10 September 2012
The Lost Arts campaign needs your help, writes Maddy Radcliff
Lost Arts is a three-year project set up by eight trades unions whose members will be directly affected by cuts to the arts. The aim is to catalogue and record everything in the arts sector lost as a result of the public-spending cuts.
Already in 2012 we have a sizable list of losses, growing every day as news comes in of another library, another community centre, another writers’ scheme lost to the cuts. A quick search of the Lost Arts list throws up more than 40 losses classified as literature and more than 130 in theatre.
We don’t blame managers or the arts councils who make difficult decisions, even though we do not always agree with them. It’s not their fault funding is going down. We blame government, national and local. And our voice, the voice of all of us affected by arts cuts, should be heard. That voice is diverse, of all ages, backgrounds and sectors within the arts.
Some cuts are high profile, others less so. Take Flambard Press, for example. It’s a small publishing house that focuses on new and Northern writers. For many, working with Flambard was their first publishing experience. And this year, because of the spending cuts, Flambard was forced to close.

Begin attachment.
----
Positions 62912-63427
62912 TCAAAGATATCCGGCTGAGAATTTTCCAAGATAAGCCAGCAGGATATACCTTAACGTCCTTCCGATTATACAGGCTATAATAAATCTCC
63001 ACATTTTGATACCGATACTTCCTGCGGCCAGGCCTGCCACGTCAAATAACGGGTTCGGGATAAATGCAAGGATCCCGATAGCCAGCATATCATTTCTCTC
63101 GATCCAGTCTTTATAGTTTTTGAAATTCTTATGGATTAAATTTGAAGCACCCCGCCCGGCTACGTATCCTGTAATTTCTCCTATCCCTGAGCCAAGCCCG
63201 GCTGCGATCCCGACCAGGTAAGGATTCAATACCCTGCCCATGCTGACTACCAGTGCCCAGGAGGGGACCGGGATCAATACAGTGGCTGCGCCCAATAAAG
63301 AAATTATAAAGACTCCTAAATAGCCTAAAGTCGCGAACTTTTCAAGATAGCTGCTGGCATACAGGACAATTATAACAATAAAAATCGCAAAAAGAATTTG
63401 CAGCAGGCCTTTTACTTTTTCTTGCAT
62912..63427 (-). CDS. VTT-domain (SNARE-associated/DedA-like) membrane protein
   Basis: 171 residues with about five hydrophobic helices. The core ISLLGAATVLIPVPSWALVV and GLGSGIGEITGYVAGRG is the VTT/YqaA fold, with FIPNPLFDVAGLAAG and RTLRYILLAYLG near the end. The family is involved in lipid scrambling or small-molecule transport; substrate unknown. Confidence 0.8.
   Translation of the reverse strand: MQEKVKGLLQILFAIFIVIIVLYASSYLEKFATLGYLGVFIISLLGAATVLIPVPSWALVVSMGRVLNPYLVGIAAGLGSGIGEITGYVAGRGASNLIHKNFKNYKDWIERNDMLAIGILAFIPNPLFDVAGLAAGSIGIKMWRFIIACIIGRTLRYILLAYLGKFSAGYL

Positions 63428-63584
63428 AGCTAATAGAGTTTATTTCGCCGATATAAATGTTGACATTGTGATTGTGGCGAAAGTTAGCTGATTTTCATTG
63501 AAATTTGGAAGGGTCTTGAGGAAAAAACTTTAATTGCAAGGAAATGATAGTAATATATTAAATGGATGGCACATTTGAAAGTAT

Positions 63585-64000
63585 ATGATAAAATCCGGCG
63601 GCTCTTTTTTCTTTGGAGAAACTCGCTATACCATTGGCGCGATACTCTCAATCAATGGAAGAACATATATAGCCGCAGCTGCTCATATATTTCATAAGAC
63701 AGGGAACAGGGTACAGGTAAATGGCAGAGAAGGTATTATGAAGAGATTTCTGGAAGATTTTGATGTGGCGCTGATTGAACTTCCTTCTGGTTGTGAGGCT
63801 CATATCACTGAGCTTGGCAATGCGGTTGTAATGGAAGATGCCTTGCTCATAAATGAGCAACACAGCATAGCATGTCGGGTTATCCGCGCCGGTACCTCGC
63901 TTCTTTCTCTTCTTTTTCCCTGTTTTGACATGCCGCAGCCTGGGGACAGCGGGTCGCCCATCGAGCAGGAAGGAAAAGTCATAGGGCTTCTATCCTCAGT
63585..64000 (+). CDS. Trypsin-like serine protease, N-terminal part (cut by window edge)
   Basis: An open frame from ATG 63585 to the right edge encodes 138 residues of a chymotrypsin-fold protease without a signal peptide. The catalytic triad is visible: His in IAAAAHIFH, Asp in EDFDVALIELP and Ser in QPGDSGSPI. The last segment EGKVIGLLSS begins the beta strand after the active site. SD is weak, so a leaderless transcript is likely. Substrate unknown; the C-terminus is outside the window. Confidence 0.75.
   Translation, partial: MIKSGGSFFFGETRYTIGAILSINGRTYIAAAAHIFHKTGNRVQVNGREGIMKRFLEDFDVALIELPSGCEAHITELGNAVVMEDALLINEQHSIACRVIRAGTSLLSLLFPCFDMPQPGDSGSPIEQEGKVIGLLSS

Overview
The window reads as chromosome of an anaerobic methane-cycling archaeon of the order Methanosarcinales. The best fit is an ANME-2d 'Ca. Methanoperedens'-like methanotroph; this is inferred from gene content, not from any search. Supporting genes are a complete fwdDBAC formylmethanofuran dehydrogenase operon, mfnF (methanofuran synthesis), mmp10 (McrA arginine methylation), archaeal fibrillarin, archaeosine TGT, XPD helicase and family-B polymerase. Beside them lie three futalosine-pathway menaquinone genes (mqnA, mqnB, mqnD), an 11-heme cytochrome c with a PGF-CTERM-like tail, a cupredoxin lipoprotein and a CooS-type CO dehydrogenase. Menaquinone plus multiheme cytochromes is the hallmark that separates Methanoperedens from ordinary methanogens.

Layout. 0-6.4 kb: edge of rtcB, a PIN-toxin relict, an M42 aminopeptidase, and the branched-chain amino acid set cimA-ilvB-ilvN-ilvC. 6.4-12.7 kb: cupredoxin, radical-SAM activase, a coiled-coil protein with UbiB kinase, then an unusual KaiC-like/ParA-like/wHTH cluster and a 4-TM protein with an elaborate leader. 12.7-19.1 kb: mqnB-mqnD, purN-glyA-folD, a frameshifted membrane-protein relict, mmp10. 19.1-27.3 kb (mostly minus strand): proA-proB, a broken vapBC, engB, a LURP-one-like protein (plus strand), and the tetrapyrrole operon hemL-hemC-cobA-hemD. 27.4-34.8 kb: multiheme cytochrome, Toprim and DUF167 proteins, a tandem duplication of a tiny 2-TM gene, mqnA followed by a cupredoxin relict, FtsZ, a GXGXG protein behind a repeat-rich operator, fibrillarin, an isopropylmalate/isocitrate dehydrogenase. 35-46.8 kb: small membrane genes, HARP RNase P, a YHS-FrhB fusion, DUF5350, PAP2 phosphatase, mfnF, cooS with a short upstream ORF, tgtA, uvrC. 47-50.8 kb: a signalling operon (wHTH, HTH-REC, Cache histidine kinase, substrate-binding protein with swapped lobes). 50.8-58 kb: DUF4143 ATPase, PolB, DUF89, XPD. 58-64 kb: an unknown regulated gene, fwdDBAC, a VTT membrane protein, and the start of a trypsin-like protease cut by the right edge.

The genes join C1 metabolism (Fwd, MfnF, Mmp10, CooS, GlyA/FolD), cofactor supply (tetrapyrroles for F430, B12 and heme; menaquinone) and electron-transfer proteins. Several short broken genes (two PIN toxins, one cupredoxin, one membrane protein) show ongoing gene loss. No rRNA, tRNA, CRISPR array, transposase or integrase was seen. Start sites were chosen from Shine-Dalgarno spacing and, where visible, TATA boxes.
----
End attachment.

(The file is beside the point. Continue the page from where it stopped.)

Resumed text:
This summer we lost the Theatre Writing Partnership. Born of four theatres in the East Midlands, its small team of two committed to reading the first 15 pages of any unsolicited script – providing a rare service that gave writers with essential feedback early in their careers.
Theatres are suffering too. The Duke’s Playhouse in Lancaster lost so much to the cuts that its funding levels now are the same as in 2001. Duke’s five productions a year will go down to three and any others are entirely dependent on project funding. Add job losses to that and you can see the real impact of the cuts on the arts.
These cuts might not always make the news, but Lost Arts is here to say they do matter, and to show why.
Already local campaigns are making their mark and having a real impact. Look at the success of Equity campaigners working with Duke’s Theatre. Together, they found room for an extra production. Public and Commercial Services Union (PCS) members staged a lunchtime walkout at the National Gallery earlier this year after cuts to assistant posts put art works at risk.
‘Not all cuts are as obvious as those to health or social services, but they still diminish our quality of life,’ says John Medhurst, Policy Officer at PCS. ‘It’s important to bring out less visible cuts to arts and cultural provision and show how they lessen opportunity and erode life chances, especially in communities and sectors that are already suffering disproportionately from unnecessary cuts.’